'42' Review: Must-See Story of Jackie Robinson

Friday has arrived with the nationwide premiere of "42," a new film based on the true story of baseball great Jackie Robinson.

Harrison Ford stars as Major League Baseball executive Branch Rickey while Chadwick Boseman shines in his portrayal of Robinson in the new film, directed by Brian Helgeland.

In his first role ever as a non-fiction character, Ford delivered a powerful performance as the pivotal Baseball Hall of Famer who broke the MLB's color barrier in 1947. After signing Jackie Robinson to the Brooklyn Dodgers, Rickey helped put an end to segregation and paved the way for the unquestionably talented athlete's decorated career.

With the help of a "fat suit," Ford was transformed into Rickey; a hefty, bushy-browed and adamant General Manager whose strong faith as a Christian led him to recognize the potential in Robinson.

"I had the idea that the film would be much better served by a Rickey look-alike than a Harrison Ford look-alike," the Academy Award nominated actor revealed during a press event in Los Angeles.

The avant-garde baseball mogul signed Robinson to the Dodgers on April 15, 1947, much to the rest of MLB's chagrin at the time.

"When God asks you why you didn't [approve of an African American's addition to MLB,] that answer might not be sufficient," Rickey roars in a scene where he is defending Robinson.

Also revealing a strong faith in "42," Robinson sought strength in God, and many scenes included spiritual elements such as prayer and reverence.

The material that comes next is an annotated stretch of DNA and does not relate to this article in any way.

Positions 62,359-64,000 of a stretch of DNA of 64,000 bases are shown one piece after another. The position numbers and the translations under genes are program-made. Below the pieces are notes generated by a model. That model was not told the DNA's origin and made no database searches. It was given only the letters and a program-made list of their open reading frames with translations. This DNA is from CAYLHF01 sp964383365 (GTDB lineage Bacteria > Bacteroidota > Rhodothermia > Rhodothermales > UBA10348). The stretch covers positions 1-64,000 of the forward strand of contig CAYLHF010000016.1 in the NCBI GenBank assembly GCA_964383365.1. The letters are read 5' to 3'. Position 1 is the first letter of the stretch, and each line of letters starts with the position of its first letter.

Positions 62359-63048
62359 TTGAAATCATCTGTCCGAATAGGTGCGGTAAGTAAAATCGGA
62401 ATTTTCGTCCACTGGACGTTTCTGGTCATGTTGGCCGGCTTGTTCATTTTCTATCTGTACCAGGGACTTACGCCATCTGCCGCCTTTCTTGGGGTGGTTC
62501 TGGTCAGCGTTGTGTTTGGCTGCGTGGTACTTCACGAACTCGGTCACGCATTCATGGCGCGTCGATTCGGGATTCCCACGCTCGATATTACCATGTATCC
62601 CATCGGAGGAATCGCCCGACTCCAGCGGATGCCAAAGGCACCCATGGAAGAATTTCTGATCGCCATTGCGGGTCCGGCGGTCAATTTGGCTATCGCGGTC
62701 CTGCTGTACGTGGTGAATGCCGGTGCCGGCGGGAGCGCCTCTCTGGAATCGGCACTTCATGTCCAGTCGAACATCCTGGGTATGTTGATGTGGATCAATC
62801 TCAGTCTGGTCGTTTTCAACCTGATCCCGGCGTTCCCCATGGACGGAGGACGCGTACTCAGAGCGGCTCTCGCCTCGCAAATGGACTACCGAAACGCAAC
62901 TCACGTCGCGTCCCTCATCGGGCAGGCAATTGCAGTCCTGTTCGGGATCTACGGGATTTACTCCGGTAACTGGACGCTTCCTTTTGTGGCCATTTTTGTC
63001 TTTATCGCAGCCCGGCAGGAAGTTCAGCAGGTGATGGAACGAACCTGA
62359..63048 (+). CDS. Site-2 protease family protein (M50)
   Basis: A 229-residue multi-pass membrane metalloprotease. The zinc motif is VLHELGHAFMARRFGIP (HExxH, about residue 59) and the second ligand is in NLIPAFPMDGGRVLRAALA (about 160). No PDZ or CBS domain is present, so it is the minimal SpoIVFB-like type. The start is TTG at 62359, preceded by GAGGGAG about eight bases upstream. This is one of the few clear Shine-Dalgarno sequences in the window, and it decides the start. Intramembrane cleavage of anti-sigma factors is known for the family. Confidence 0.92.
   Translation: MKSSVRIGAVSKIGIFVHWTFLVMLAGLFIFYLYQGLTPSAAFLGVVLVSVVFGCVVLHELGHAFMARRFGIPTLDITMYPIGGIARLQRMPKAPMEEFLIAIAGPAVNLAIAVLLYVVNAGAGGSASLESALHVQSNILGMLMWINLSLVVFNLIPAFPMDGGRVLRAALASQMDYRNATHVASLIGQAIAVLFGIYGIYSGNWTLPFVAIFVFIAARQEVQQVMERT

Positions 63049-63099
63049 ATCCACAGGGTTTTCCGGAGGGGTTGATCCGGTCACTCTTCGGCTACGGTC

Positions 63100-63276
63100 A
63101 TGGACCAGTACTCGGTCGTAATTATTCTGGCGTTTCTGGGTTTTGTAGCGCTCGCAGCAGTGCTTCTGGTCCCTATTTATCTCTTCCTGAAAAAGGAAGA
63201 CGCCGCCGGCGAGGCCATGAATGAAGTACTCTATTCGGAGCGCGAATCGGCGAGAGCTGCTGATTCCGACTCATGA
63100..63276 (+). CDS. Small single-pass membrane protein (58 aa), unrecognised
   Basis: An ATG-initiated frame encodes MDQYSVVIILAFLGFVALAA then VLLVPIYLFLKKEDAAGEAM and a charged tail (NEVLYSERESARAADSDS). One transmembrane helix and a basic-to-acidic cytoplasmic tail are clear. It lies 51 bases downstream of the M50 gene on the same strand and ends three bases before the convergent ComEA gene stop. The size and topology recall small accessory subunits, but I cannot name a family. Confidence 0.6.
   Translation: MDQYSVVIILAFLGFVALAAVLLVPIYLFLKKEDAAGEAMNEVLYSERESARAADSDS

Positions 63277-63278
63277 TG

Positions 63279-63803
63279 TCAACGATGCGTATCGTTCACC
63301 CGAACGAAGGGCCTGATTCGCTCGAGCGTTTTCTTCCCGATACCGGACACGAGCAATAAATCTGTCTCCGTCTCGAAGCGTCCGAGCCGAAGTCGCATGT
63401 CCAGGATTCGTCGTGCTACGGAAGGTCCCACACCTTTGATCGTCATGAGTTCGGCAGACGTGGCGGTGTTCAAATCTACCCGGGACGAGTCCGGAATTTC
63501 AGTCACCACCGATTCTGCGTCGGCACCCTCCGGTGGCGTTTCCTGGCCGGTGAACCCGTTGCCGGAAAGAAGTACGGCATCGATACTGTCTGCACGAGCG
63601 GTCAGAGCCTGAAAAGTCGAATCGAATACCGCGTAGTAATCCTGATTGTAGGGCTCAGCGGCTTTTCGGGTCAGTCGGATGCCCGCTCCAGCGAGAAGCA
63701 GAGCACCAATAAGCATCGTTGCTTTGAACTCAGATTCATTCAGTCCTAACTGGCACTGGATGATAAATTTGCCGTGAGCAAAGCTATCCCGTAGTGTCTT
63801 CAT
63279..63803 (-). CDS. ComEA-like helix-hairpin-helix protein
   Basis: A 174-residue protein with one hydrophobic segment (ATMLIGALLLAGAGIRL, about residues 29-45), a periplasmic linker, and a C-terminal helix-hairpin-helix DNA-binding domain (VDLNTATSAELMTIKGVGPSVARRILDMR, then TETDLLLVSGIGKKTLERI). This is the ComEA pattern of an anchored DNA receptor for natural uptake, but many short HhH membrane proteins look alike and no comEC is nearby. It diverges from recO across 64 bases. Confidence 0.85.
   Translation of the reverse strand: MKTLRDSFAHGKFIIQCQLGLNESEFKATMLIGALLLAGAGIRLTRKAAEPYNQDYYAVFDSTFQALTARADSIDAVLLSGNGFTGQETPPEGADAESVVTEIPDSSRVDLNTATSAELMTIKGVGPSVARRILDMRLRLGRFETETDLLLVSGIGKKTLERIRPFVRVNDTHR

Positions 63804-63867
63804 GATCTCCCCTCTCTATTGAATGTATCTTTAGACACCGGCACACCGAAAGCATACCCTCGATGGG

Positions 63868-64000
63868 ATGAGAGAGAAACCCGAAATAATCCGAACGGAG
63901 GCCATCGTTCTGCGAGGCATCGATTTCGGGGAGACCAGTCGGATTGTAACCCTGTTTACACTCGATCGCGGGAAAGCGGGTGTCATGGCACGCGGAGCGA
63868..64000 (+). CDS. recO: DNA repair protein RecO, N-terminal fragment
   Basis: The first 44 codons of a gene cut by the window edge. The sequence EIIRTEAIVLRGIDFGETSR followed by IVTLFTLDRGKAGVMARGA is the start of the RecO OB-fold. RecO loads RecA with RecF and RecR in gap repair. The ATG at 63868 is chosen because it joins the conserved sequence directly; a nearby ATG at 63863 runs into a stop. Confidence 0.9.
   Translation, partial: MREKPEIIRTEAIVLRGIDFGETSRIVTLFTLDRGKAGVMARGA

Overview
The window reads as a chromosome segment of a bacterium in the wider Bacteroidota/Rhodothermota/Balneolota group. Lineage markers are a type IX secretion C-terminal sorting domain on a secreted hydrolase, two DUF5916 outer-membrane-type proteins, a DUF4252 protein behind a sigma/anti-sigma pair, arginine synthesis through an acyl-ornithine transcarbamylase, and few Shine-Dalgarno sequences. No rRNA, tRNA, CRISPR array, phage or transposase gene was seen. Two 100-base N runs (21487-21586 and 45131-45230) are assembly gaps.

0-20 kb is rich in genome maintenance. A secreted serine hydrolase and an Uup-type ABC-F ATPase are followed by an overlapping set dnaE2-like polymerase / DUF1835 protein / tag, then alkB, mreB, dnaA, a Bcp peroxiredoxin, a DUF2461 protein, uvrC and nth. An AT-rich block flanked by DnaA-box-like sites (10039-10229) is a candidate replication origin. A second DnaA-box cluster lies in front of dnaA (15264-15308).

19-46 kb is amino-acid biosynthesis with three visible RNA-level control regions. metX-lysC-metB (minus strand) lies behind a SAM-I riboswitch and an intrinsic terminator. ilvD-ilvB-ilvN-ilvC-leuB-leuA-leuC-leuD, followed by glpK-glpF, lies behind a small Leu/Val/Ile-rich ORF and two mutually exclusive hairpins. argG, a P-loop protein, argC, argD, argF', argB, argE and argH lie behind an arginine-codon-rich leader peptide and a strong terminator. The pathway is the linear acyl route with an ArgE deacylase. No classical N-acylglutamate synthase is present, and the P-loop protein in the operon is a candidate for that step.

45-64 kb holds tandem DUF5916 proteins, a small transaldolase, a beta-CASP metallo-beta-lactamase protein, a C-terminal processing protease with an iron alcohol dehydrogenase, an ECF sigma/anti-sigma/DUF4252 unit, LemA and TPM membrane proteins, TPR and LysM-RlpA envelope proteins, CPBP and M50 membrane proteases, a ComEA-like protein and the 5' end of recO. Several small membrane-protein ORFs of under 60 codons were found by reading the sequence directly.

"God built me to last," said Robinson during the film.

Together, Robinson and Rickey rose above the hatred and racism found in baseball as well as the rest of the world at that time.

Bearing a slight resemblance to Robinson, fresh-faced actor Boseman accurately depicts the self-containment, patience and virtue with which Robinson went on to become one of the most celebrated athletes in history.

In a most painful scene, Robinson unleashes his frustration on a baseball bat in the stadium tunnel, violently shattering it on a wall. Then, in tears, Robinson is consoled by Rickey who compares his strife to that of Jesus Christ.

Furthermore,"42" offers several laughs in addition to shedding light the lesser-known story of the marriage between Robinson and his wife Rachel. The unexpected love story adds depth and background to Robinson's legacy while also emphasizing the importance of family.

Meanwhile, in homage to Robinson, the number 42 jersey became the first number ever to become retired in MLB history. Also, each year on April 15, every MLB player on every MLB team bears the distinctive number in remembrance of the illustrious athlete.

In theaters everywhere on Friday, "42" includes strong language and is rated PG-13.

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